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Interest rate hikes add more pressure to the oil market

The Fed’s decision to raise interest rates by another 0.25 basis point took a major toll on major investment markets whether it is on the stock market, bond market, real estate, or even crypto. Commodity markets were not spared, especially not the oil market. Crude oil traders are seeing U.S. benchmark West Texas Intermediate crude oil futures fall based on two factors. First weak economic data from China is having a negative impact on prices. Second, traders are expecting the price of oil to fall after the Federal Reserve announced that it raised interest rates.

The oil market is currently facing pressure due to China’s uncertain economic recovery, which is making it difficult to predict fuel consumption demand. In April, China’s manufacturing activity unexpectedly declined, which was the first contraction since December according to official data. Although China’s economic recovery from the pandemic was expected to boost demand, weak manufacturing data is creating uncertainty in the market.

Crude Oil Stocks change History

Source: American Petroleum Institute

Despite the weak manufacturing data, analysts pointed out some positive signs of recovery based on spending during the five-day Labor holiday. Indeed, major retail catering companies in China have reported a significant jump of 21% in sales, based on the Chinese Ministry of Commerce data. Moreover, a record 19.7 million railway trips were made across the country, and local media predicts a 20% in traffic compared to 2019. Moreover, a recent poll indicates that U.S. crude oil inventories are expected to decrease for the third consecutive week.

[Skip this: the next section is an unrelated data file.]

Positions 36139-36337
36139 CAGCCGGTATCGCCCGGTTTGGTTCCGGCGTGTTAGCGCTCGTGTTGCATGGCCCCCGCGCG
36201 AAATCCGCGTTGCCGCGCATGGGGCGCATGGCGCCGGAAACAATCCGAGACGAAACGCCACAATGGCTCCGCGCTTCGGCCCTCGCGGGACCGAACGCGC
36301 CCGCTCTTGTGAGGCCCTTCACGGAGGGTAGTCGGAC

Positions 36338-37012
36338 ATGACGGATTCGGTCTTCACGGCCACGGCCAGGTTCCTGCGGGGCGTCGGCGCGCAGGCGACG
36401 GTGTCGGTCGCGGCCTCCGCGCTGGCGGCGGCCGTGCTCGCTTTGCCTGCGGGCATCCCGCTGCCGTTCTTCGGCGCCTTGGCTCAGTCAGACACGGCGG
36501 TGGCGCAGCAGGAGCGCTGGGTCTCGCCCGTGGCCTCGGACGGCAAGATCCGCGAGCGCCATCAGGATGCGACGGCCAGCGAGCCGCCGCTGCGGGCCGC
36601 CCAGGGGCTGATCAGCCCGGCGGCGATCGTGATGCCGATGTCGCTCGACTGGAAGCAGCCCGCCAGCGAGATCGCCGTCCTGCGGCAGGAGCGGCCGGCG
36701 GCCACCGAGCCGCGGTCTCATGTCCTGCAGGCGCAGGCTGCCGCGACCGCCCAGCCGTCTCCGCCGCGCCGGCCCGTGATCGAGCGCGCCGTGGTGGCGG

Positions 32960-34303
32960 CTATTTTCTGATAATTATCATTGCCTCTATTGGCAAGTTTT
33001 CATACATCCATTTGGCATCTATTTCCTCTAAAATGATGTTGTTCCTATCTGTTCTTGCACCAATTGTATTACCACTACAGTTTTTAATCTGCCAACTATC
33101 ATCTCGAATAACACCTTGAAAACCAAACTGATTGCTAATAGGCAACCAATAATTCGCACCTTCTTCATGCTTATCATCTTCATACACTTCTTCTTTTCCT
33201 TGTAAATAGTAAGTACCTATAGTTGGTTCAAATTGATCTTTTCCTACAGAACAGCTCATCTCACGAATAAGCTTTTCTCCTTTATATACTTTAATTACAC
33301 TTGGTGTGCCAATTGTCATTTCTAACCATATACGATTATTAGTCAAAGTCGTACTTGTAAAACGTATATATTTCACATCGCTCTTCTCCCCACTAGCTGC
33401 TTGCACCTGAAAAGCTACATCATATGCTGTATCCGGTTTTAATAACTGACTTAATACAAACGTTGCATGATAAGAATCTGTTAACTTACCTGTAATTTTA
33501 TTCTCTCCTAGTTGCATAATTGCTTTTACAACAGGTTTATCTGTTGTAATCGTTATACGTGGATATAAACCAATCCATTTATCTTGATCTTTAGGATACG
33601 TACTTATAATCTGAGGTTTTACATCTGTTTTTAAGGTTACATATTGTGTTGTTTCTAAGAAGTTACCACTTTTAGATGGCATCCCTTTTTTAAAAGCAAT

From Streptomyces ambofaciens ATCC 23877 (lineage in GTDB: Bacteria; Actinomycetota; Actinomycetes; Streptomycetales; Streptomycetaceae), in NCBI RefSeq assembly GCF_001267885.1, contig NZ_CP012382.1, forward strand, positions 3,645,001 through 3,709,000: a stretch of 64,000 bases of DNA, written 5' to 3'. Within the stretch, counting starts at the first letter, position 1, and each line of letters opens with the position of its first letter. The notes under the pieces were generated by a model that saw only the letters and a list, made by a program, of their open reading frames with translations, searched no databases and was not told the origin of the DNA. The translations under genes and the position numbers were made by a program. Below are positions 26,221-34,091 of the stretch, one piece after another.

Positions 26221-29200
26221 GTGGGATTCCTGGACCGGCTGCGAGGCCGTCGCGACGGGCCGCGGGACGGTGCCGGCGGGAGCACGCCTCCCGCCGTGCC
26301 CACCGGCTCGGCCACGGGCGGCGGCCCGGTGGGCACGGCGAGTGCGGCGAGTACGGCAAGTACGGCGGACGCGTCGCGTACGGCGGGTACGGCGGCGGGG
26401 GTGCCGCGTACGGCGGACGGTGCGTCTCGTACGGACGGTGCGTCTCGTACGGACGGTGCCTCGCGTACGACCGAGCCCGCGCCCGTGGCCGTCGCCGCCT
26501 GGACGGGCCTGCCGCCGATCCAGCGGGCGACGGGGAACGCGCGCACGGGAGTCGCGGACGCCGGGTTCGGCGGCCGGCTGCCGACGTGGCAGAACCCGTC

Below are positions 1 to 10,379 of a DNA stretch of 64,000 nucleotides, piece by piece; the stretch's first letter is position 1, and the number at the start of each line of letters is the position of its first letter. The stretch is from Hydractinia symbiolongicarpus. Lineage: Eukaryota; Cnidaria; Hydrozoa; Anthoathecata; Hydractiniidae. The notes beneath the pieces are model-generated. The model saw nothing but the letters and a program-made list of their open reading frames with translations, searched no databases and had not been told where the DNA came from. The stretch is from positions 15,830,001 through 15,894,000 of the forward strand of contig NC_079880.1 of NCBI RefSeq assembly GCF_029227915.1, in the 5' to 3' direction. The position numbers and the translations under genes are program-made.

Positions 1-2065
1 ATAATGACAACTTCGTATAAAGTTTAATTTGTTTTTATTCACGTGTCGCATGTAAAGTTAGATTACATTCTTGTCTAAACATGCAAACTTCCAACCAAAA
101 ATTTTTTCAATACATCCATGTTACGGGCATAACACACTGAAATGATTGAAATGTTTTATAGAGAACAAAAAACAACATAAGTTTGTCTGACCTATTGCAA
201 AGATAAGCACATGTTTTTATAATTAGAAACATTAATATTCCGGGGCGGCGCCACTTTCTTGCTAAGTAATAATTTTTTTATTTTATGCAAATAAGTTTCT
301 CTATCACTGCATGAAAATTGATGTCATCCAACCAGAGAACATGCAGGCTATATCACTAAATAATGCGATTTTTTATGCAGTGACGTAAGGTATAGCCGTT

Lastly interest rates. After the US Federal Reserve raised interest rates by 25 basis points, it is expected that this hike will harm the oil market by reducing economic growth and, as a result, reducing energy demand. Additionally, banking concerns are adding stress to the oil market, with the seizure of First Republic Bank marking the third major US institution to fail in two months. JPMorgan has acquired most of First Republic Bank’s assets as part of the deal. Oil prices drew some support from U.S. manufacturing activity pulling off a three-year low in April, as new orders improved slightly and employment rebounded.


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